It’s odd what a difference a change in the weather can make.
It’s late May and here in the UK the weather has improved. The sun is shining and everyone seems to be walking around smiling.
I’ve noticed a difference as I head to work in a morning. People seem to be in a better mood than they were weeks ago, almost like they’re happy to go to work. Even I have a bit more of a bounce to my step as I get off the bus.
SAD (Seasonal Affective Disorder) is often linked with the time of year, especially tied in with the amount of sunlight we receive. It often seems to be predominant in the Autumn and Winter months, lessening over the Spring and Summer as the weather improves and the days get longer. Although the cause of SAD isn’t fully known, it’s thought that the amount of sunlight we have affects the hypothalamus part of the brain. Sufferers find they have an increased production of melatonin and a decrease in serotonin in the darker parts of the year. This can be quite significant as increased production of melatonin makes a person feel sleepy, whilst serotonin helps improve your mood, appetite and sleep. Lower serotonin levels are often found in people suffering with depression.
But it’s not just a case of better weather improving everyone’s spirits. It’s not the cure all we would hope it would be. I know a couple of my friends are really struggling at the moment, no matter how much the sun shines. If that was the case sunnier countries would have significantly lower rates of depression. But they don’t.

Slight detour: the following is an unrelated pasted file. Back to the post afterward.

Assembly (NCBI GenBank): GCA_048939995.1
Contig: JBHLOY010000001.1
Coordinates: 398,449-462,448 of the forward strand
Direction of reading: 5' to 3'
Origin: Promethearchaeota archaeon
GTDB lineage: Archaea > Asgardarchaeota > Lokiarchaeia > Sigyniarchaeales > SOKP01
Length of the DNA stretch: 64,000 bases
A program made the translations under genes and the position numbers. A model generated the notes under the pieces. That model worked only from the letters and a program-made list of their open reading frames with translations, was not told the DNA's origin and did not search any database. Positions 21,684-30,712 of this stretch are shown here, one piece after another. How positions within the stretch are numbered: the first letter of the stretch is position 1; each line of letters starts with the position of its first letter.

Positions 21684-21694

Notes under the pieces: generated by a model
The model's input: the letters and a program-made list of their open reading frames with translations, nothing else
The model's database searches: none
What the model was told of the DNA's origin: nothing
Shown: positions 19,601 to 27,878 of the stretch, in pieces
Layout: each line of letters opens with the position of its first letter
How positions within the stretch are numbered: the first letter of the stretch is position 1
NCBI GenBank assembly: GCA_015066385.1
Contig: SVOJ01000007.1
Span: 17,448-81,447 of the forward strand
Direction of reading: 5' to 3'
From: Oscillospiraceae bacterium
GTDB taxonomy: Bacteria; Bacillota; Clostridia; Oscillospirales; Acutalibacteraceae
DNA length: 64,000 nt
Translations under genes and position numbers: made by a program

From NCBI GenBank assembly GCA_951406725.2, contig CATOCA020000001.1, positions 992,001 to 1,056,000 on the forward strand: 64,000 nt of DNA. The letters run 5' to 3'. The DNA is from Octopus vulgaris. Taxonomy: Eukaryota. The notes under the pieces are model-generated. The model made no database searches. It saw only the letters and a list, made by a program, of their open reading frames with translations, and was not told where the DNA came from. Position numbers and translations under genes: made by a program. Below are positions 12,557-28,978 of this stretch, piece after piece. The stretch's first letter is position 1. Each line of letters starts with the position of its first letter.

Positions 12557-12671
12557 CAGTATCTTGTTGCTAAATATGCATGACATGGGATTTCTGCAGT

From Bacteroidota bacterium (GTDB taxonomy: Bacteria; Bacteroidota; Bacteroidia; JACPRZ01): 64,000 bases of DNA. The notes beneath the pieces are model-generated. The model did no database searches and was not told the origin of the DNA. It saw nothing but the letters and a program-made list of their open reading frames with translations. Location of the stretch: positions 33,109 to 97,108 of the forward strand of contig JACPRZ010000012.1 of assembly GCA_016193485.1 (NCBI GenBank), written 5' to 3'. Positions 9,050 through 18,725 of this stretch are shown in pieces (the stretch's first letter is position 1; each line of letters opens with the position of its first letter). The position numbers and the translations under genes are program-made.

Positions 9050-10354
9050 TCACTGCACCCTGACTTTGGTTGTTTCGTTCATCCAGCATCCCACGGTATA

One of the good things about better weather is we can get out a bit more often. Being able to get out and stretch your legs might seem a little clichéd, but it seems to work. Exercise releases endorphins into your body which will help improve your mood. It doesn’t have to be a run or an intensive session at the gym. According to the NHS website, it suggests that adults should participate in about 150 minutes of moderate intensity activity a week. That’s only two and a half hours out of your life a week. There’s plenty of suggestions up on the NHS website again here Activity Guidelines For Adults.
We’ve got a long weekend coming up. Rather than spending the time getting drunk or recovering from it, how about heading through to the coast and enjoy some fresh air? Go for a walk in some woods. Grab a bike and go for a ride. Hiding away in the house won’t help you, it’ll just keep you in the position where you fester away (I know my partner will find me saying this quite ironic as she’s always cajoling me to go out more). Getting out will help improve your health. Hell, it might even inspire you to do something else, push yourself that little bit more. We spend too long hiding away in our comfort zones. We need to try and do something to make things better and only you can do that. Only you can improve yourself. Think of the moments of positive change you can affect in yourself and in others.
I’m ready to get out there and push myself. Are you?
The title of this edition of the blog comes from the Fishbone song ‘Everyday Sunshine’. You can find the video for it on YouTube here Fishbone – ‘Everyday Sunshine’
As usual if you’d like to chat to me drop me an email at firstname.lastname@example.org and I’ll get back to you as soon as I can. Also, I’ve created a closed support group on Facebook, also called The Order Of The Dog. It’s set up for people with mental health issues to talk as well as people who want to support others. Nobody can see what gets posted there apart from other members, so feel free to join. Finally, please feel free to share this blog with anyone or anywhere you think it might help.
The Order Of The Dog